After all of the trial preparation and coordination with CLVU, the day of the first Bennington trial came on February 1. The trial would end up lasting four days and involving multiple witnesses, several of whom needed translators. Before the trial even began, key testimony and reports from the Boston Public Health Commission about the nail salon in the first floor of the building, were excluded from the trial, even though they showed noxious fumes from the nail salon endangering the health of the Bennington tenants. Nevertheless, the first trial team of Pedro and Nan, with the support of Eloise Lawrence fought through this exclusion of evidence and other challenges throughout the trial.
In one particularly memorable moment from the trial, Nan cross-examined the landlord about a back fence that had been padlocked. Under the law, every residential building over a certain number of units needs two ways to enter and exit the building, in part for fire safety reasons. This back fence, being padlocked, made it impossible to leave out the back of the building. In her cross-examination, McGarry asked specifically how the family would escape. The landlord responded, “What do you mean, if there was a fire? They could jump over the fence.” In her closing argument, McGarry returned to this picture of a family, including a 67-year-old grandmother and a small child, trying to jump over a fence as their home burns. In the words of Eloise Lawrence, “You could feel the jury listen to every word and identify with our clients. If you didn’t know better, you would have thought Nan was a very experienced litigator, not that it was her first trial.”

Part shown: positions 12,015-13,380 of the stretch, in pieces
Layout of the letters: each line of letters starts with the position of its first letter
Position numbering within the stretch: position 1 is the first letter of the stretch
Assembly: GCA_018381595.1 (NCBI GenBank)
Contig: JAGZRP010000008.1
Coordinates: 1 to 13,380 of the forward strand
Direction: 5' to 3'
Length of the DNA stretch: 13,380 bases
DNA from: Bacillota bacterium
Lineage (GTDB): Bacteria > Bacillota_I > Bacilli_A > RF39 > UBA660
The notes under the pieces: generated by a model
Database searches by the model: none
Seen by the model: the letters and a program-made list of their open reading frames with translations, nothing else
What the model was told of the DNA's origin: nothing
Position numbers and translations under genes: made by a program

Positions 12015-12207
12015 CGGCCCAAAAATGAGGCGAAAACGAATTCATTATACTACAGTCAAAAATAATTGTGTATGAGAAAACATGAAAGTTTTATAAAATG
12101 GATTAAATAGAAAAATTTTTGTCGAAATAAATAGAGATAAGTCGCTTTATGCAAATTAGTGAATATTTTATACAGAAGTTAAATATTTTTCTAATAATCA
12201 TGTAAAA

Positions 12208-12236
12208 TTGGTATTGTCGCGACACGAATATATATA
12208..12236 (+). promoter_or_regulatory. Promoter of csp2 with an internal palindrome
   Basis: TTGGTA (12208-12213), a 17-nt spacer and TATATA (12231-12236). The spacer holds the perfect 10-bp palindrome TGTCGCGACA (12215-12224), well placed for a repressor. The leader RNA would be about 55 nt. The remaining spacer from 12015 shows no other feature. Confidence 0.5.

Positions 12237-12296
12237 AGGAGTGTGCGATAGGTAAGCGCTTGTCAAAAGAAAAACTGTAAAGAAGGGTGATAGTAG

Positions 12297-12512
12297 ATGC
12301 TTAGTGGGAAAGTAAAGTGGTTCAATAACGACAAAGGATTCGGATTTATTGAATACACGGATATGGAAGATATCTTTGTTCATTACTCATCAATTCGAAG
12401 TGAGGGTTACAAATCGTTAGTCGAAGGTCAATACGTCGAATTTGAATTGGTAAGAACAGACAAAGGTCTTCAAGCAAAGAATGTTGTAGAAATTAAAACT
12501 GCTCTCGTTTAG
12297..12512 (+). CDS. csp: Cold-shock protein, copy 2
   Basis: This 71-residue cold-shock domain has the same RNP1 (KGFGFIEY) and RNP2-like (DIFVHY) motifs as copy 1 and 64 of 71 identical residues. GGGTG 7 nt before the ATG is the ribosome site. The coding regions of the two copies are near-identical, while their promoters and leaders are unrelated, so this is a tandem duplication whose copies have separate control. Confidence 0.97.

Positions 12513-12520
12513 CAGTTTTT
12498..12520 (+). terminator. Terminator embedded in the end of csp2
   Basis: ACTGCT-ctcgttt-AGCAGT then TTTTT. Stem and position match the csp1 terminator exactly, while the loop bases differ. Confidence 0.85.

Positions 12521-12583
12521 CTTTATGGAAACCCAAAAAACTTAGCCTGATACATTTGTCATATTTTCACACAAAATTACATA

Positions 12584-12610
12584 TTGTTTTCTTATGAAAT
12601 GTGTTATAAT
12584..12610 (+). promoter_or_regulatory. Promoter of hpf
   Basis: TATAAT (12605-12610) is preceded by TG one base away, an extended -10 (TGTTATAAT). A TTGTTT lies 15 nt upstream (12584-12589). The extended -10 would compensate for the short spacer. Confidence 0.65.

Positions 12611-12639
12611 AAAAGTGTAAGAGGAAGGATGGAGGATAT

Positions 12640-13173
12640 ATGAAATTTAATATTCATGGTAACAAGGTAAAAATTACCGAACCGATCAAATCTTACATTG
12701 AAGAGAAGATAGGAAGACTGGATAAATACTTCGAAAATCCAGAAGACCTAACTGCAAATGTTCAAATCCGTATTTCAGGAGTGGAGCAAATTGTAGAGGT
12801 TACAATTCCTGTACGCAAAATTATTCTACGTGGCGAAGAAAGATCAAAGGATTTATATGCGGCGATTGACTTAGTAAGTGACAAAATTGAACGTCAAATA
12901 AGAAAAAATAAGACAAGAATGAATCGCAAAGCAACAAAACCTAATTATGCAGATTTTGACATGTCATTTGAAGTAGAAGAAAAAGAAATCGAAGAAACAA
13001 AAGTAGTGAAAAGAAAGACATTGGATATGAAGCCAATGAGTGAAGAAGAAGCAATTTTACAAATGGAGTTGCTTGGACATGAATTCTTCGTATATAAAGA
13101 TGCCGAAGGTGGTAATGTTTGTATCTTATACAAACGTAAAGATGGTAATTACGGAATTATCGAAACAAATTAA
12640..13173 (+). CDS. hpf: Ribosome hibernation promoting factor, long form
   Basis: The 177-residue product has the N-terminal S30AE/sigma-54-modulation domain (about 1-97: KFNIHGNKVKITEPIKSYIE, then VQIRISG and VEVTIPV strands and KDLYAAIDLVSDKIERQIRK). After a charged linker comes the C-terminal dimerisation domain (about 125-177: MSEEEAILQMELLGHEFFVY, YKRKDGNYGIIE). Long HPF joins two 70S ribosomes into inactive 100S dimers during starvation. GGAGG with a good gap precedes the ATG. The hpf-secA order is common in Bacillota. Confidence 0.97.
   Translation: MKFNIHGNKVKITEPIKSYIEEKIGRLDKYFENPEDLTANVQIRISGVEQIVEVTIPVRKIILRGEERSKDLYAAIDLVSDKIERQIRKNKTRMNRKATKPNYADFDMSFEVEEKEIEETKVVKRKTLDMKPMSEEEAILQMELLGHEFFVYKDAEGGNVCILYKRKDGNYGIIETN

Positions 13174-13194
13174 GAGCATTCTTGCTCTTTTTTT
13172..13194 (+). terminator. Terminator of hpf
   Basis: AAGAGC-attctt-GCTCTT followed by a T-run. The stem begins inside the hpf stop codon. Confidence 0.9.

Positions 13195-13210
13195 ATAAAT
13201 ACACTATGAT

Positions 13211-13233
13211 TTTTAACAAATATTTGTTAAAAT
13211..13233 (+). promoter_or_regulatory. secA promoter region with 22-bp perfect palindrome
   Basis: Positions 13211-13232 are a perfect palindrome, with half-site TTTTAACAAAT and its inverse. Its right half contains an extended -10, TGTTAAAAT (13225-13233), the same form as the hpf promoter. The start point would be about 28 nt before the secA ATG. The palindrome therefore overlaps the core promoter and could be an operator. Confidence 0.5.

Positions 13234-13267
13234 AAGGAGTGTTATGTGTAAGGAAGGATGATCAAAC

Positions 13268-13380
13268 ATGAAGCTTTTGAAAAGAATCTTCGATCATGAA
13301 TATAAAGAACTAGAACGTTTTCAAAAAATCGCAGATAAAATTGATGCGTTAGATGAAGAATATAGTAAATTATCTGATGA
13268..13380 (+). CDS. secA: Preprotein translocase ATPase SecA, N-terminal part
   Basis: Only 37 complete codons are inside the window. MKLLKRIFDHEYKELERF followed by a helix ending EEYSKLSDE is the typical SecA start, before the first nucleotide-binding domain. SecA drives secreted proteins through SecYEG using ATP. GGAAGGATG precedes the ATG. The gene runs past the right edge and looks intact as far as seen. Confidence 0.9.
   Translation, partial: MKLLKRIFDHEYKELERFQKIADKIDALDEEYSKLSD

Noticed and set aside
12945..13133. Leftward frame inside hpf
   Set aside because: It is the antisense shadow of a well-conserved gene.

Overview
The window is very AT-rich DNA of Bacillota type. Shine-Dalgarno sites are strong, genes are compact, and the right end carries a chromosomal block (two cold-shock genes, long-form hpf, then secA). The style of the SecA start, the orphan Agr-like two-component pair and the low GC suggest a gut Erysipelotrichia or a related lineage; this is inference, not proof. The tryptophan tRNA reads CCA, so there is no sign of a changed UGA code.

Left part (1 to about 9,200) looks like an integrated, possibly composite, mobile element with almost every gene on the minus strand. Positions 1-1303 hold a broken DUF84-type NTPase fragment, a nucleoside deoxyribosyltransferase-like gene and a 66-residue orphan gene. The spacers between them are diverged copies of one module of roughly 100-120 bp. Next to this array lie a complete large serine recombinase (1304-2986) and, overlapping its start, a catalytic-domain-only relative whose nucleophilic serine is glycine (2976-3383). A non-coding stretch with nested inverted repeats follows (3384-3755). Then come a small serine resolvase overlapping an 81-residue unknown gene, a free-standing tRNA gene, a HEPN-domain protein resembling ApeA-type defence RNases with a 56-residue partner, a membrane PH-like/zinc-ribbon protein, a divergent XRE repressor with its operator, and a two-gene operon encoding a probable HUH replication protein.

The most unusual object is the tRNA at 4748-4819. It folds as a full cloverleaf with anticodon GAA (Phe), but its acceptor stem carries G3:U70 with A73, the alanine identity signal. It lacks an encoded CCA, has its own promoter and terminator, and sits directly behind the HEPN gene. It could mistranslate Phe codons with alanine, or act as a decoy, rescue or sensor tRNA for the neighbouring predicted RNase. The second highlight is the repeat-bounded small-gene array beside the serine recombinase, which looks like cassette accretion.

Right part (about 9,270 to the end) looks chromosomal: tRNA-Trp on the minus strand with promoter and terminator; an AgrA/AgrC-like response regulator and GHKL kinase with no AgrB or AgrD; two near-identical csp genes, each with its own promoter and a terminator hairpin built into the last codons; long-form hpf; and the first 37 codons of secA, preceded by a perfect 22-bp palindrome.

Pedro and Nan won that first trial, with the jury returning a verdict in favor of the tenants on all counts, including attorney’s fees for HLAB. After winning the first trial, the team was able to successfully negotiate a settlement for all cases—including the other three cases that would have otherwise gone to trial—that included new long-term leases at affordable rents and landlord responsibility for repairs and maintenance to the units. As a result of these settlements, all the residents of this Bennington Street building will be able to stay in a home, with repairs being made by the landlord.
While not all cases have such a happy ending, the Bennington Street cases represent a window into how community lawyering can achieve individual results that are tied into a larger movement.
The tenants now have affordable and habitable apartments, while landlords in Boston understand that tenants will stand up for their rights. They will fight, with the help of organizations like City Life/Vida Urbana and the Harvard Legal Aid Bureau, and they will win.